9. The rotary die cut stacking system of claim 1 wherein said at least one optical beam generator comprises a plurality of optical beam generators.
10. The rotary die cut stacking system of claim 1 wherein said at least one optical beam generator comprises a plurality of lasers, one of said plurality of lasers being mounted on each of said first plurality of upper arms.
11. In a system comprising a rotary die cutter having a rotary die for outputting sheets of material in a first direction, a stacker for stacking sheets of material output from the rotary die cutter, and a layboy having a plurality of upper and lower arms for receiving sheets of material output from the rotary die cutter and transporting the sheets to the stacker, the plurality of upper and lower arms being slidable in a second direction transverse to said first direction, a method of providing an indication of a position of at least one of the plurality of upper and lower arms relative to the rotary die cutter comprising:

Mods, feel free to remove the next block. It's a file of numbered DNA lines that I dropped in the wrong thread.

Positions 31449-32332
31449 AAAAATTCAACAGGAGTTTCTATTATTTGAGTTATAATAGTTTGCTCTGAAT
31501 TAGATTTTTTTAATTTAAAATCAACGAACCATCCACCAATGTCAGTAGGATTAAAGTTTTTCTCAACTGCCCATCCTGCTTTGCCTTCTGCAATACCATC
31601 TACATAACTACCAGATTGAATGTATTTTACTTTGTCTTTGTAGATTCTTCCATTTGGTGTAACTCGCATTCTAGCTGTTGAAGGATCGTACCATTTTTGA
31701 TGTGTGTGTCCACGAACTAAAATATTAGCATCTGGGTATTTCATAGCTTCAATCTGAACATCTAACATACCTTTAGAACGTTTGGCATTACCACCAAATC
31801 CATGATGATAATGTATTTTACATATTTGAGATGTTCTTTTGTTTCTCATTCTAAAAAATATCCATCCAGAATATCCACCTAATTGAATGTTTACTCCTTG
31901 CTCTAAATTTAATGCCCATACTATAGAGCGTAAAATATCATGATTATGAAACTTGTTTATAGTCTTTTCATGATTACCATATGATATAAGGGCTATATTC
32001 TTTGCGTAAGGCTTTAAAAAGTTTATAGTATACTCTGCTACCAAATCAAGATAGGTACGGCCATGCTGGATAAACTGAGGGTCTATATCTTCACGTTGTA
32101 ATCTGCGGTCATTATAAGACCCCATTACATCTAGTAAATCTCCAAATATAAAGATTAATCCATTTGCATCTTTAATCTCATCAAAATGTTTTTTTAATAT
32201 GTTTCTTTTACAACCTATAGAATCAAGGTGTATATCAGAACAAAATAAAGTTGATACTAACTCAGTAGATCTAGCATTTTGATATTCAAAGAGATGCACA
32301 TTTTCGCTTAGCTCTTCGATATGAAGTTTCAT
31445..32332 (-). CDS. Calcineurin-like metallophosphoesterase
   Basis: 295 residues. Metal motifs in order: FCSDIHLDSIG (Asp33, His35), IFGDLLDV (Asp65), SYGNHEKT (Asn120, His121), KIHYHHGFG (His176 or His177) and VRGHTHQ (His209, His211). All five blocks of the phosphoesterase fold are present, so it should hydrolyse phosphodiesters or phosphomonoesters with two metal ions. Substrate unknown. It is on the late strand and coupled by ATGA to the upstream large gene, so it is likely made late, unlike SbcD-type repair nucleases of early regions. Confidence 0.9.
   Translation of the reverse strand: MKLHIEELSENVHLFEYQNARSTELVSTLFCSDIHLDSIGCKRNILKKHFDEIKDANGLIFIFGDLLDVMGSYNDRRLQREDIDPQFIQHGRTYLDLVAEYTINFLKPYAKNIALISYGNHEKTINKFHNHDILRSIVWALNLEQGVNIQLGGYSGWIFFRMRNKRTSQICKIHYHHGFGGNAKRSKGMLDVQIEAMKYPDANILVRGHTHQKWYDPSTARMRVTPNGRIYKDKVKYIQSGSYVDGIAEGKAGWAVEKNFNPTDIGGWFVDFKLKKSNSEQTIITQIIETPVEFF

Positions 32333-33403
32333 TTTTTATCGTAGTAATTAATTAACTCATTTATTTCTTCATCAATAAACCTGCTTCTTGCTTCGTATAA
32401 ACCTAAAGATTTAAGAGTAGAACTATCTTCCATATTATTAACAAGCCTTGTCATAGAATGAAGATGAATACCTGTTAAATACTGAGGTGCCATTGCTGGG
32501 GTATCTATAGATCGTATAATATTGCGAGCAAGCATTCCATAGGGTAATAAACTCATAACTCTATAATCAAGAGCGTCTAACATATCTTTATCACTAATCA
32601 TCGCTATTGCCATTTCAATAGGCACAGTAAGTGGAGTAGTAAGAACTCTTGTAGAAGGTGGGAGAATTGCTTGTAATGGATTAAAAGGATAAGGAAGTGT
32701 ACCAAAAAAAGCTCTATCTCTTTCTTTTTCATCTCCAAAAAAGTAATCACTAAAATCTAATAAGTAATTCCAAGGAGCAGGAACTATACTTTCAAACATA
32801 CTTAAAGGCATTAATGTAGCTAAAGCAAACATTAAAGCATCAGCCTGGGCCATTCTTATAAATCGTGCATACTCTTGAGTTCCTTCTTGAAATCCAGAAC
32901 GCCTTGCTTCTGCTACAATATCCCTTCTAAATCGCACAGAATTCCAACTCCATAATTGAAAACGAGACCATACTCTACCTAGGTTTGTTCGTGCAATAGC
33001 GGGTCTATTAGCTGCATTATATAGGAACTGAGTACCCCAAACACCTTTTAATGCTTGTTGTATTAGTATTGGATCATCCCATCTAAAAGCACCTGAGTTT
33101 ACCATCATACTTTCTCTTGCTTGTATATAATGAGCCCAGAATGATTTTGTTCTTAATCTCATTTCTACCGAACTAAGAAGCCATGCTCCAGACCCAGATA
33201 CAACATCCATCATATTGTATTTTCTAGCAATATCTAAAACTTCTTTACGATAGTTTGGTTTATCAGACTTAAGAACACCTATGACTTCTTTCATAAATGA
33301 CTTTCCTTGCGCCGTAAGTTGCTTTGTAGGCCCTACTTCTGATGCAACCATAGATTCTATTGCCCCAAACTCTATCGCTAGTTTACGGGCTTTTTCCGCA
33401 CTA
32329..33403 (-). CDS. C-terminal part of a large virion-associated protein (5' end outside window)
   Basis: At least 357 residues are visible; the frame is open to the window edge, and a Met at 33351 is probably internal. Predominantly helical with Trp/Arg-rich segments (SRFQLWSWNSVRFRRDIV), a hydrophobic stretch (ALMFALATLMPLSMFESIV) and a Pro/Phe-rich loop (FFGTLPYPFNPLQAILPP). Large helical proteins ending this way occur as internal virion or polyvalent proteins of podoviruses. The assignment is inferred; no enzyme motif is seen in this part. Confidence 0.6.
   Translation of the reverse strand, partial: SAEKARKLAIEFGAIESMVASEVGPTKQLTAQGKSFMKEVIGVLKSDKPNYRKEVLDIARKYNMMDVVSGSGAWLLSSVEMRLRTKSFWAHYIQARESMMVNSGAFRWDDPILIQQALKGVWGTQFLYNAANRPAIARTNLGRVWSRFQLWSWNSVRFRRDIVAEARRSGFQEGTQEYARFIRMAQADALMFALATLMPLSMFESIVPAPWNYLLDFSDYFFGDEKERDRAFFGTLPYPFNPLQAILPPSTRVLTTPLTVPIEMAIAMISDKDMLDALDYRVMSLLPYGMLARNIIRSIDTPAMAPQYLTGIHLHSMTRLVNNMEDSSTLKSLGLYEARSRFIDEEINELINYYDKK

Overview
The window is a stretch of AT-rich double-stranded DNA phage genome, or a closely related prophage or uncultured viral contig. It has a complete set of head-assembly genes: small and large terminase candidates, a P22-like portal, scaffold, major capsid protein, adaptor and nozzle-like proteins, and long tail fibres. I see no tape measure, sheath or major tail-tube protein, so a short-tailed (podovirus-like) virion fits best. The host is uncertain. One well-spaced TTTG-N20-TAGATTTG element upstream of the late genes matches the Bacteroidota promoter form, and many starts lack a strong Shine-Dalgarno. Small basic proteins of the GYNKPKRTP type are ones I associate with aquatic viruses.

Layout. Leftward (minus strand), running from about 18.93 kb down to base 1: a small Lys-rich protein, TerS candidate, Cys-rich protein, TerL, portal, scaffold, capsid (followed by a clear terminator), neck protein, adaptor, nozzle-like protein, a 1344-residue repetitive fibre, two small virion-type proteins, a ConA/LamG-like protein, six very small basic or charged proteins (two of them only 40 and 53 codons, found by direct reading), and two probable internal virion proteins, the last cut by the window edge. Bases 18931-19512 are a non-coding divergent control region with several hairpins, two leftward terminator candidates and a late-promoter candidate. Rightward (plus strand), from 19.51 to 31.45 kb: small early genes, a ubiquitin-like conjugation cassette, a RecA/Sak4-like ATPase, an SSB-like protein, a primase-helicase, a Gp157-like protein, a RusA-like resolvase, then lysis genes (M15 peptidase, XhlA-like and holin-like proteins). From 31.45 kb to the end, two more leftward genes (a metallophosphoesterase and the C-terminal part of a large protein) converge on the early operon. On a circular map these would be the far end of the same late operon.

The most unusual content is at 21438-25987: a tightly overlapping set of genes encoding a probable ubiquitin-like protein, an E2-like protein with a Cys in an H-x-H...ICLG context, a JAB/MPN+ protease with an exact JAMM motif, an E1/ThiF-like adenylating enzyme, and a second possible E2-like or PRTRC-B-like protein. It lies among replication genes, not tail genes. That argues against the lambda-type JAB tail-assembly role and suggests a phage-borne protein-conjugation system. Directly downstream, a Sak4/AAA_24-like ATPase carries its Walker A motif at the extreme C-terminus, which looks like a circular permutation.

associating a first optical beam generator with at least one of the plurality of upper and lower arms;
aligning the first optical beam generator with the at least one of the plurality of upper and lower arms; and
directing an optical beam produced by the first optical beam generator against the rotary die cutter.
12. The method of claim 11 wherein said step of directing an optical beam produced by the optical beam generator against the rotary die cutter comprises a step of directing the optical beam produced by the optical beam generator against a first location on the rotary die.
13. The method of claim 11 wherein said step of associating a first optical beam generator with the at least one of the plurality of upper and lower arms comprises the step of mounting a laser on the at least one of the plurality of upper and lower arms.